Notice: Eighth Circuit Rule 28a(k) Governs Citation of Unpublished Opinions and Provides That No Party May Cite an Opinion Not Intended for Publication Unless the Cases Are Related by Identity Between the Parties or the Causes of Action.95-1768 James W. Chambers, Appellant, v. Morgan Warren; Bill Rodgers; Rick Jones; Williamkitchell; Fred Johnson; Allen Luebbers; Paul K.delo; Dora B. Schriro, Appellees, 70 F.3d 1276 (8th Cir. 1995)

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U.S. Court of Appeals for the Eighth Circuit - 70 F.3d 1276 (8th Cir. 1995) Submitted Sept. 12, 1995. Decided Dec. 1, 1995

Before BOWMAN, BEAM, and MURPHY, Circuit Judges.

PER CURIAM.


Missouri inmate James W. Chambers appeals from an order of the district court1  granting summary judgment in favor of defendant prison officials in this 42 U.S.C. § 1983 action. We affirm.

Chambers filed two informal grievances against correctional officers during July 1993. One alleged that a correctional officer had stolen photos of Chambers' wife from his cell and scratched his television. In the other Chambers claimed that a guard had set him up with a small quantity of marijuana. Chambers received conduct violations based on the content of the two grievance letters. The first violation was for giving false information and the second for insulting behavior. The defendant prison officials concluded Chambers was guilty in each instance based solely on the statements of the guards he had accused of wrongdoing. He was given suspended activity restrictions for each violation.

On appeal within the prison grievance system, both conduct violations were expunged in October 1993. In exchange, Chambers agreed in writing that the expunctions were the final resolutions of his grievances.

This federal court action had been filed a month earlier. Count I of the verified complaint alleged high-ranking prison officials had adopted an unwritten policy of allowing lower-ranking officials to retaliate against inmates by punishing them for filing grievances. Counts II and III alleged that the officers directly involved in the incidents described above knew or should have known they violated his rights to petition for redress by punishing him. Count IV stated that he had asked Paul Delo, superintendent of the Potosi Correctional Facility, to correct the constitutional violations and that he had refused. The district court granted summary judgment on all counts after concluding that Chambers had not presented evidence to create a genuine issue of material fact that the conduct violations were false.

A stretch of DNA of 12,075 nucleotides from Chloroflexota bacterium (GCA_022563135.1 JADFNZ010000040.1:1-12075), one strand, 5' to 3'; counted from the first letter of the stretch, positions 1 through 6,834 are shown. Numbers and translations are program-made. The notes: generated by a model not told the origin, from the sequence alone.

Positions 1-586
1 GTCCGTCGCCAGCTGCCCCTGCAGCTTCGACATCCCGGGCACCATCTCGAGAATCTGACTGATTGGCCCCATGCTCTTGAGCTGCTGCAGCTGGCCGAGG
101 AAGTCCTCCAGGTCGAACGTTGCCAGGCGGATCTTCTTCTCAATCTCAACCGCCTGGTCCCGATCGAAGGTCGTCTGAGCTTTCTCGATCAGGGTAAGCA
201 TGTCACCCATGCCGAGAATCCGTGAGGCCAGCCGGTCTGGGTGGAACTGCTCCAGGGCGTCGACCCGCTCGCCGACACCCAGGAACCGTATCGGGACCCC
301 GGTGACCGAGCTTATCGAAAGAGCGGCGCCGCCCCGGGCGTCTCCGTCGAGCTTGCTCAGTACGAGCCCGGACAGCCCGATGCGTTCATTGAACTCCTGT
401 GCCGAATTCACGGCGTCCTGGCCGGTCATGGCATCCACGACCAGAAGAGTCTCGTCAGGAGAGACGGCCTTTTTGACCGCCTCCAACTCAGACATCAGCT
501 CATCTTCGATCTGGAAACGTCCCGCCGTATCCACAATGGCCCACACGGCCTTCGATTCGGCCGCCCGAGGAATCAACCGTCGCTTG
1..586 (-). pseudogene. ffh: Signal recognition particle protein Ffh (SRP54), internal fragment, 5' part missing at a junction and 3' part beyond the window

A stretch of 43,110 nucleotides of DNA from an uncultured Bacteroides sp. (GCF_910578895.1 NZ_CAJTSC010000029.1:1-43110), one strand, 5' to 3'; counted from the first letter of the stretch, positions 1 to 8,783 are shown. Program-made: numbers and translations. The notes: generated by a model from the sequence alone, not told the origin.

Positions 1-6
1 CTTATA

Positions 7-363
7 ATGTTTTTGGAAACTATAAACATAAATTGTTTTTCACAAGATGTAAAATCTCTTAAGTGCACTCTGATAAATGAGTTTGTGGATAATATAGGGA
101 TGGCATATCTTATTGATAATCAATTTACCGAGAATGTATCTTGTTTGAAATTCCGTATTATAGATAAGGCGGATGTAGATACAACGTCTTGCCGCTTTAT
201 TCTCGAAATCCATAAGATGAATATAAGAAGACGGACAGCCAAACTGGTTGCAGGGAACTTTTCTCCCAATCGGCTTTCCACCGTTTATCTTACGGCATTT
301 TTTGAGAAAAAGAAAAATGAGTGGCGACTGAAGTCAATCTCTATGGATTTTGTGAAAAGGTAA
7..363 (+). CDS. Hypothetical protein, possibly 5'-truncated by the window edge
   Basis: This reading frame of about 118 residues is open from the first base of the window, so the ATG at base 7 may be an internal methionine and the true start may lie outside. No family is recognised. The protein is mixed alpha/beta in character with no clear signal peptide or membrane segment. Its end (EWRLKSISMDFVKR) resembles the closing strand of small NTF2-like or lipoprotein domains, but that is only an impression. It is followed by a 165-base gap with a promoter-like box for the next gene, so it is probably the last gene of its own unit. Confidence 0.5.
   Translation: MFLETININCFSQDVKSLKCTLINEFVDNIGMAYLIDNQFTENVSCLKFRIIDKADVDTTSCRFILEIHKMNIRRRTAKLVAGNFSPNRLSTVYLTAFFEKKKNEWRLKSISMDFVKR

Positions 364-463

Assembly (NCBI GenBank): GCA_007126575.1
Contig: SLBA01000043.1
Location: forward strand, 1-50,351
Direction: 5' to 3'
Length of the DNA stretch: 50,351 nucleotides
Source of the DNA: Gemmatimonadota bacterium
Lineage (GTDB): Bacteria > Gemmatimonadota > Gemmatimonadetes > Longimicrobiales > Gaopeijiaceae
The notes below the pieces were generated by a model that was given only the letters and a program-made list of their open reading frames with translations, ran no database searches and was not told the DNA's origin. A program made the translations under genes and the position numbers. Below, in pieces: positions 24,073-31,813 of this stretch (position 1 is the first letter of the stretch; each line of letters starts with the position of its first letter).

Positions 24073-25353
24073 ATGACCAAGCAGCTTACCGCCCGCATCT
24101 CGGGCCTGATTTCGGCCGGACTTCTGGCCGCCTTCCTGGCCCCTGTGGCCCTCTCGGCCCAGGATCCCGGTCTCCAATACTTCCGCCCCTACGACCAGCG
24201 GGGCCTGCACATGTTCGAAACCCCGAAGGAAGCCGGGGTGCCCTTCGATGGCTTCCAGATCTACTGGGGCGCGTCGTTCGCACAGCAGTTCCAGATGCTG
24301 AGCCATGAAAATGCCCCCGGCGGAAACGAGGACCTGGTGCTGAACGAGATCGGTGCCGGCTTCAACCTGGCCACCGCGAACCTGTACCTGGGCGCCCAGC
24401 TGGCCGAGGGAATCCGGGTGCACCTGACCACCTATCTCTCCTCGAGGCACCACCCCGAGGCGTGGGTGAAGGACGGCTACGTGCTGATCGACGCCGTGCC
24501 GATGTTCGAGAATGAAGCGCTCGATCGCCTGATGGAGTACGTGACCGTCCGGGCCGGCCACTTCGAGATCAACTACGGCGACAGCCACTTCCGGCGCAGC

On appeal, Chambers argues that his verified complaint alleged that the conduct violations were false. We need not reach the issue ruled on by the district court, however, because Chambers executed valid releases of his claims against the defendants in return for expunction of his violations. An inmate may settle his claims voluntarily like any other litigant. The statements signed by Chambers accepted the expunctions as the "final resolution to [his] complaint" and a "final resolution to [his] grievance." There is no evidence in the record to suggest he was coerced in any way, and his federal court action was pending when he signed the agreements.

These facts are unlike those in Dixon v. Brown, 38 F.3d 379, 379 (8th Cir. 1994), in which prison officials unilaterally dismissed charges against an inmate after he alleged in a federal court action that they were filed in retaliation against him. Since injury inheres at the time a retaliatory charge is filed, the inmate's Sec. 1983 action could not be mooted by the unilateral action of prison officials. Id. In this case, however, Chambers voluntarily released his claims and is therefore barred from pursuing this action.

Accordingly, the judgment of dismissal is affirmed.

 1

The Honorable Charles A. Shaw, United States District Judge for the Eastern District of Missouri